“Neil House where father and mother were 38 years ago.”

14 Oct

Sally here: Again, I make apologies for not blogging sooner. My world has been a bit full lately concerning my diary business. I can’t say exactly right now what I’ve been doing but my adventures might make it possible for me to share my diaries in a bigger way. Lots of meetings lately and in November I head to England for more meetings. So, with that said, I’ve been a busy, and very excited girl. More to come on that subject but really more importantly, it’s time to hear more from the next generation honeymooners…..)

September 13th, 1911, day has been cool and most of it has been spent looking about Columbus. We looked with interest at the Neil House where father and mother were 38 years ago. This evening we went to call on Mr. and Mrs. Mangold out near the University.”

September 14th, 1911, We packed up before breakfast this morning and took the ten o’clock car for Zanesville. It was my first interurban trip through that part of Ohio and there was a great deal of beautiful wild scenery. At Z. we got a little lunch and then went to the station where little Dorothy Mangold met us for a twenty minute play before train time. Helen Smedley and Helen South were to go away on the same train but they imagined us in safely in the South and there were two very badly excited girls when they saw us get off the train. We went home and began packing up in earnest for there was much to do. These accounts of our wedding were waiting for us from two of the Barnesville papers. Several more gifts had been received and we find it a care to pack them.”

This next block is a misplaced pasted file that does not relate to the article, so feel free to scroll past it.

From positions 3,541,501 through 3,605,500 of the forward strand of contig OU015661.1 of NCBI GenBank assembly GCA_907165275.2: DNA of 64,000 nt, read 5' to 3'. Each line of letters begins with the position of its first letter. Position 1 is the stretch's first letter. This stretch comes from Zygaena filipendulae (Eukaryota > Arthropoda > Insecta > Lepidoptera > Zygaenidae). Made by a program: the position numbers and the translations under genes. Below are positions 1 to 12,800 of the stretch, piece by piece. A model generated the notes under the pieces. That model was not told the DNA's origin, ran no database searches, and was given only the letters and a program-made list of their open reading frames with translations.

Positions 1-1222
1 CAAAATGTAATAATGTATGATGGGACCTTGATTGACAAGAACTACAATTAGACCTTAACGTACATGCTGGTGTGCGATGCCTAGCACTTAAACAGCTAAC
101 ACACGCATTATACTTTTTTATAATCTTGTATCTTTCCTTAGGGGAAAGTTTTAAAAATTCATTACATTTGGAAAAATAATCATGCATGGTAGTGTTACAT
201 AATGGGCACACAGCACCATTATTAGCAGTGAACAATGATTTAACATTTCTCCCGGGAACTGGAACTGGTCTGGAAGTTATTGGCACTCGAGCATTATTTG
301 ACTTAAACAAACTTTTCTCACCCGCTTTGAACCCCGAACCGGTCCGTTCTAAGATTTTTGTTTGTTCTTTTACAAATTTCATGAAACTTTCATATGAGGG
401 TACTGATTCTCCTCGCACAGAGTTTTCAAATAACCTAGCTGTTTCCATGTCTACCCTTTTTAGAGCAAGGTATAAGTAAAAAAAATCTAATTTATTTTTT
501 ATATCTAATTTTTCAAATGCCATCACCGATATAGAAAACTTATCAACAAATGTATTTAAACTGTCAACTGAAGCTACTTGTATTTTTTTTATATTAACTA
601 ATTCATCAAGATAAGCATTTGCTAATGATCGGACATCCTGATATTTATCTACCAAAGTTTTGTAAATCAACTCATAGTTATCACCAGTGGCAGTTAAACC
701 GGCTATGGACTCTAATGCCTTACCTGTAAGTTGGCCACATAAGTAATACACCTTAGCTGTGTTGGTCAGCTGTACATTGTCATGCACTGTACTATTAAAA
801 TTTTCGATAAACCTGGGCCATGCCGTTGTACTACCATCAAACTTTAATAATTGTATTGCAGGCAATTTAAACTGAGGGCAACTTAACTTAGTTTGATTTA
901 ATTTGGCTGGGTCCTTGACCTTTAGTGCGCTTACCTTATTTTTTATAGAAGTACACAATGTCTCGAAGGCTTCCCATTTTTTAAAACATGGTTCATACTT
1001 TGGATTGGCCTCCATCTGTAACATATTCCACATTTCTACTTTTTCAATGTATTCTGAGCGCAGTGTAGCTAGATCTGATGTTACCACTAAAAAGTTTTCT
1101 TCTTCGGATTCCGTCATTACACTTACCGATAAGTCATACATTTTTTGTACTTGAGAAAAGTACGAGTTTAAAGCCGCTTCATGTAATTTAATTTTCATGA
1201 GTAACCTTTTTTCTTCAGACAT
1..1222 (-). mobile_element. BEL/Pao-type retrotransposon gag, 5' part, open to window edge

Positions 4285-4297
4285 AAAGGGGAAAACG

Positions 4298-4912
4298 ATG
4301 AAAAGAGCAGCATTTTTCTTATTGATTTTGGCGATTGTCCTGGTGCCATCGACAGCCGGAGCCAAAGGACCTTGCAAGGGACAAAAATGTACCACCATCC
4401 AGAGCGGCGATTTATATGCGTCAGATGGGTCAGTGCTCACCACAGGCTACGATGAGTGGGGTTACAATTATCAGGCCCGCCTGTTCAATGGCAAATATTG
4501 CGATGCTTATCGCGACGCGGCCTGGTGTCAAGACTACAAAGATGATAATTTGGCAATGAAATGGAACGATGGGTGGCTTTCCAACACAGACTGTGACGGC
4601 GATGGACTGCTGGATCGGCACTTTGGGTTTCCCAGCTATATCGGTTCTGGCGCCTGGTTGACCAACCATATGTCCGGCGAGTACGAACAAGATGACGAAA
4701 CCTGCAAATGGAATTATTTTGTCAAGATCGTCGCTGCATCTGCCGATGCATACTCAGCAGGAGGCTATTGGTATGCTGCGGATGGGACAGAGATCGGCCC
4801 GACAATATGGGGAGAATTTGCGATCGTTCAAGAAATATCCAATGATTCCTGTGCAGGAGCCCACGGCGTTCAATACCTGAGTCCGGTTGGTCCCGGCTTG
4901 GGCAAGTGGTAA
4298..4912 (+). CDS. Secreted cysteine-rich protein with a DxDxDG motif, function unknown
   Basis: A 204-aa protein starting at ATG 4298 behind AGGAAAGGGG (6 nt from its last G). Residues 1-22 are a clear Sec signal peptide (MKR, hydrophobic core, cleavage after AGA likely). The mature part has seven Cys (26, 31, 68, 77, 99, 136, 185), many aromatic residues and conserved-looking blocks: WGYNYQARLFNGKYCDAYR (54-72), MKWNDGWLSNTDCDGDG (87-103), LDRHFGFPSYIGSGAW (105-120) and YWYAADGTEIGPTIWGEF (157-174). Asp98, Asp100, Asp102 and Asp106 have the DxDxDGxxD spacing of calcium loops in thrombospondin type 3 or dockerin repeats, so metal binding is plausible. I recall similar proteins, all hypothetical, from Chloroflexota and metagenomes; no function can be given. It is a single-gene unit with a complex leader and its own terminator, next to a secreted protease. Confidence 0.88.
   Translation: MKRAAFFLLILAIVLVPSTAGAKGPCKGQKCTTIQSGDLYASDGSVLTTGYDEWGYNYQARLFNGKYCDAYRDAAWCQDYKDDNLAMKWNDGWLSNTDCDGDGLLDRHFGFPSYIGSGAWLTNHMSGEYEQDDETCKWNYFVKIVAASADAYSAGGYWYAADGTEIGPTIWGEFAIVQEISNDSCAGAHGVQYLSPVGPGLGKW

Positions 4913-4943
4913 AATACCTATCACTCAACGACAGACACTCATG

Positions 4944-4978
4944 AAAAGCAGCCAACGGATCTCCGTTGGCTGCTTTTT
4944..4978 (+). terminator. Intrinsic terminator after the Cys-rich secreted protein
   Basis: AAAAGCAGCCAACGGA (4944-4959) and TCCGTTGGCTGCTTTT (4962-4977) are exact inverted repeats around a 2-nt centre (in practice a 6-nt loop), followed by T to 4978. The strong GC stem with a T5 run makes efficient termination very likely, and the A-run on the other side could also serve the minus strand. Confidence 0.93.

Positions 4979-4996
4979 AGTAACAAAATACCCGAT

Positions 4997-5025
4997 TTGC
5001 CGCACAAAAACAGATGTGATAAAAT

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2nd PORTION OF THE DIARY, 2nd GENERATION:

27 Jul

Sally here: Well as promised, here is our previous author, Mary, her daughters entries which were written in the same diary as her mother, only 37 years later.

1911